There are loads of options out there if you want to set up an Android-powered gaming console on your big screen. An ideal experience remains elusive for a number of reasons, from laggy Bluetooth controllers to limited libraries. Zrro (pronounced Zero) is hoping to change all that.

zrro

At first glance, Zrro looks like pretty much any other compact Android box — and that’s because it is. It’s powered by a quad-core chip clocked at 2.0GHz, and there’s 2GB of RAM and 16GB of internal storage rounding out the core components.

On the back you’ll find a pair of USB ports, as well as an HDMI output and Ethernet jack. Again, pretty standard fare for a box like this.

What sets Zrro apart is the controller that it comes with. It’s basically a giant touchpad.

The experience, then, is sort of like the display on your phone and the touchscreen have been separated — with the display jumping to your HDTV while you hold the Zrro touchpad.

Unlike most touchpads, however, you don’t actually have to touch its surface for movements to register. The pad is capable of tracking your fingers from as much as 3cm away.

In theory, any app or game in Google Play that works on a phone or tablet will just work on Zrro. That could be a major advantage over other Android consoles.

But there’s a big difference between using touchscreen controls on the same screen you’re looking at and using them while looking at a different screen.

It’s probably similar to the first-gen Steam Controller prototype with its dual trackpads, and that didn’t work out so well. Valve ditched the design and went with something much more traditional.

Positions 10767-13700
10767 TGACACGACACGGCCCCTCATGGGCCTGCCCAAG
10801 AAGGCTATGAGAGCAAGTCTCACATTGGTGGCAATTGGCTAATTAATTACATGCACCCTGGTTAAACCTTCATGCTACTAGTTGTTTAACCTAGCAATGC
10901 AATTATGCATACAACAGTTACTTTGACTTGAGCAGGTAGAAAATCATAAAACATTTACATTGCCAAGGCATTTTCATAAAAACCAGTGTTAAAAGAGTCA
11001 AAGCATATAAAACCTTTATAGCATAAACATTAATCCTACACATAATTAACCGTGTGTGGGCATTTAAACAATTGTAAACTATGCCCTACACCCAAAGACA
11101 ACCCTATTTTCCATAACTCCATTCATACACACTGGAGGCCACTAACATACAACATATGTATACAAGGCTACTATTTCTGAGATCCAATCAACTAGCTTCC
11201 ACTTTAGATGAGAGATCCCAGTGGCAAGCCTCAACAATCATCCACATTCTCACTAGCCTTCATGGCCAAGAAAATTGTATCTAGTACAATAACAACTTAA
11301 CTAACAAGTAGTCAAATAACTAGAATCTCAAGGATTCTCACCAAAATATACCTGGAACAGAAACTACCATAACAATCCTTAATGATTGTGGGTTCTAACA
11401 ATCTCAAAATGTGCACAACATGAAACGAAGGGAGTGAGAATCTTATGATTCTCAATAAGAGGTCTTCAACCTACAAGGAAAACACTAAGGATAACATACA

Those of you intrigued by Zrro and willing to gamble on can head over to Kickstarter and pledge. $149 is what it takes to secure a Zrro Box and Pad, at least for now. You’ll have to drop another $50 once the 150 early bird rewards have been snatched up.

via Gizmag

Support Liliputing

Liliputing's primary sources of revenue are advertising and affiliate links (if you click the "Shop" button at the top of the page and buy something on Amazon, for example, we'll get a small commission).

But there are several ways you can support the site directly even if you're using an ad blocker* and hate online shopping.

Contribute to our Patreon campaign

or...

Contribute via PayPal

* If you are using an ad blocker like uBlock Origin and seeing a pop-up message at the bottom of the screen, we have a guide that may help you disable it.

8 replies on “Zrro Box is a different approach to big-screen Android gaming”

  1. “Boy have we patented it…”

    Yup, pretty sure that’s going to stop the Chinese manufacturers from cloning the heck out of this thing and putting them out of business.

    1. I am looking forward to seeing a remarkably similar touchpad in this form factor in a few months on aliexpress. I’d love to buy theirs but, i don’t really have a need for the box itself, and 150 is too much for a fancy controller.

  2. Looks like from the Kickstarter comments that they are currently looking at putting in an Amlogic S802 SOC, this could change though

  3. it should mirror the display and then it would be really nice (i.e. you could even play while the main display is off and you could navigate better)

    for games that work with “normal” controllers, i could still use my DS4, so i wouldn’t care that there is none that comes with this device.
    So i think it’s kinda neat.

  4. DroidMote do that and more from many time with all android tv box and firmwares.

  5. Considering there’s a whole new generation of kids out there that have grown up playing games on their parents’ phone there’s a possible chance for success on this.

  6. I’ve got a shield tablet and the controller for that includes a trackpad, it’s unfortunately necessary pretty often. The whole thing being a trackpad though? I don’t know… if you could get any kind of feedback from the touch pad it’d probably work, raised dots or something.

  7. The controller might be more interesting as a remote for navigating the UI and apps than as a gamepad.

    Edit; and maybe it could be adapted to Oculus for non gaming navigation.

Comments are closed.